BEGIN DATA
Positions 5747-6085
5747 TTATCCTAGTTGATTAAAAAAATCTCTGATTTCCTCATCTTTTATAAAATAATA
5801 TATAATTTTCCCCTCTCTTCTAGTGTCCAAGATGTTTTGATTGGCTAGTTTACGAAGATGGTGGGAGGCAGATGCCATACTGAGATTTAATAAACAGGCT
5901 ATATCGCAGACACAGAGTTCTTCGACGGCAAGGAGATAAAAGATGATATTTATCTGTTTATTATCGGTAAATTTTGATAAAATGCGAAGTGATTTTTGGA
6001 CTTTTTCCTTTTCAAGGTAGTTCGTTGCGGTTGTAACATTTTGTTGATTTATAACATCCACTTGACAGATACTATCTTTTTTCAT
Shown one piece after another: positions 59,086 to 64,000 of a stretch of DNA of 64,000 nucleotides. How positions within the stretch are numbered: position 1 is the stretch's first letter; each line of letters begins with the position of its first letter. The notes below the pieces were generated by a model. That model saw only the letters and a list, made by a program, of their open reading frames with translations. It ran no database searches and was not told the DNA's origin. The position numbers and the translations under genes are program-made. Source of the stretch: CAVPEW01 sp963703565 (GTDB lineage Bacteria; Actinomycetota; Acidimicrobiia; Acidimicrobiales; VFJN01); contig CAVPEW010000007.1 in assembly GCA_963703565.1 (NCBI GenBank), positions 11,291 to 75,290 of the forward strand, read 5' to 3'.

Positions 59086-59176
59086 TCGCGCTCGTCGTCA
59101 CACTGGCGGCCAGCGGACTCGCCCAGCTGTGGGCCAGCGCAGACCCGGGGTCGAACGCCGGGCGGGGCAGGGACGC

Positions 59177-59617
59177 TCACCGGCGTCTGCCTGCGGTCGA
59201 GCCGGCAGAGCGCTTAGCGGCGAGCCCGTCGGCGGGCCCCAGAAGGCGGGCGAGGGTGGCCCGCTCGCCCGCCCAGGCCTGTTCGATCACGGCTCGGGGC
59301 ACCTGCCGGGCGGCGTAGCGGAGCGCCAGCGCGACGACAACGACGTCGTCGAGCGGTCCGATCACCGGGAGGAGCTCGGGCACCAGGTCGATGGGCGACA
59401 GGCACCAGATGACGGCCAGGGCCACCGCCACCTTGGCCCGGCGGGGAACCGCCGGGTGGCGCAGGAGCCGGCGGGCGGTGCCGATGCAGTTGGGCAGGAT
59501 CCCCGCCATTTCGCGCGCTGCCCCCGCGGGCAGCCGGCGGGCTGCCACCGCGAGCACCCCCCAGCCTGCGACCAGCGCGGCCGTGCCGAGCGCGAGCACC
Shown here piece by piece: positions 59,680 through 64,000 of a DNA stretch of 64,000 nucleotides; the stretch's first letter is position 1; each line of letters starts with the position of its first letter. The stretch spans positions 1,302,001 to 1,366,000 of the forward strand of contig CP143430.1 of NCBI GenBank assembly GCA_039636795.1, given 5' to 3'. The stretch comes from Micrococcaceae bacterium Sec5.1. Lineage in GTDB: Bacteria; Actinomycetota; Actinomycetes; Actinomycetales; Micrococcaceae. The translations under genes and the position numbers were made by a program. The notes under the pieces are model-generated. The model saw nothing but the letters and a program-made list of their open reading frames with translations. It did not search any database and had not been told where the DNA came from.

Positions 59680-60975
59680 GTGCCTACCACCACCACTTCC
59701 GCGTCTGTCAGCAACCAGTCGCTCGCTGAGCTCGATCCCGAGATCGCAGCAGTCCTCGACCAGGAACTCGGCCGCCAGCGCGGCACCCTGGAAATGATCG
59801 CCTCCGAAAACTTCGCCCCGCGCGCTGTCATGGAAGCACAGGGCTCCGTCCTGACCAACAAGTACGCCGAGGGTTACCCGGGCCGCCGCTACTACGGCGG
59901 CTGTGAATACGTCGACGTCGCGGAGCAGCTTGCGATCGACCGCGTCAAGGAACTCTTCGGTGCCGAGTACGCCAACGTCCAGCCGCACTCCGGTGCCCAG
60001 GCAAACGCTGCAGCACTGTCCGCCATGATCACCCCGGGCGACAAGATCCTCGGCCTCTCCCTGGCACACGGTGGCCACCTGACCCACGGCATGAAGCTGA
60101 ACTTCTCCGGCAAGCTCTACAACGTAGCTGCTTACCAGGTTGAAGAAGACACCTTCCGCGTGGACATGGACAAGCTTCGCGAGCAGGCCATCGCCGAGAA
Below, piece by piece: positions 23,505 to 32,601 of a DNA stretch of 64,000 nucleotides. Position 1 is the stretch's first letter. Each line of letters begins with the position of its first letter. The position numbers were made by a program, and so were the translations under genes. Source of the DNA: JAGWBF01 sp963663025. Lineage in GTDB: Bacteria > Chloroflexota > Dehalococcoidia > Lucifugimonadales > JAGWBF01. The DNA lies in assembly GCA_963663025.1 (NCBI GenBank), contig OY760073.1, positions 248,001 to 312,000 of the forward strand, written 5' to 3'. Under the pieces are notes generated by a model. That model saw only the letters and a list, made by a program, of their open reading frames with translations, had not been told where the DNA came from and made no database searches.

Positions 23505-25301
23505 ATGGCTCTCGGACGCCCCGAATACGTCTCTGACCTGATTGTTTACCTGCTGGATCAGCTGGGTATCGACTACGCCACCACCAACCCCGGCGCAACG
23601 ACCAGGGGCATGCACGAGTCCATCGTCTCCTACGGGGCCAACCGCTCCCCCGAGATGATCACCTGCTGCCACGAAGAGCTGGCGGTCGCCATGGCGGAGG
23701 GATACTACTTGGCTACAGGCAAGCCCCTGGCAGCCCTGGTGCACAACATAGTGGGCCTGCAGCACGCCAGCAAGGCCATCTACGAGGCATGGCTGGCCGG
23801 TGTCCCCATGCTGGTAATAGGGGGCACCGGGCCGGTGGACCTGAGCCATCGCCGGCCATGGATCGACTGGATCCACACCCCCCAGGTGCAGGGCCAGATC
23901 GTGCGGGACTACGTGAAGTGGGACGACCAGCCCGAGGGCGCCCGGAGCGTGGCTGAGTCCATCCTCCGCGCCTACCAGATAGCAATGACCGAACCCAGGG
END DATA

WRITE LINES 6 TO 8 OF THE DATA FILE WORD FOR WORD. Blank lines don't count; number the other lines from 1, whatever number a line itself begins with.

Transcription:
Shown one piece after another: positions 59,086 to 64,000 of a stretch of DNA of 64,000 nucleotides. How positions within the stretch are numbered: position 1 is the stretch's first letter; each line of letters begins with the position of its first letter. The notes below the pieces were generated by a model. That model saw only the letters and a list, made by a program, of their open reading frames with translations. It ran no database searches and was not told the DNA's origin. The position numbers and the translations under genes are program-made. Source of the stretch: CAVPEW01 sp963703565 (GTDB lineage Bacteria; Actinomycetota; Acidimicrobiia; Acidimicrobiales; VFJN01); contig CAVPEW010000007.1 in assembly GCA_963703565.1 (NCBI GenBank), positions 11,291 to 75,290 of the forward strand, read 5' to 3'.

Positions 59086-59176
59086 TCGCGCTCGTCGTCA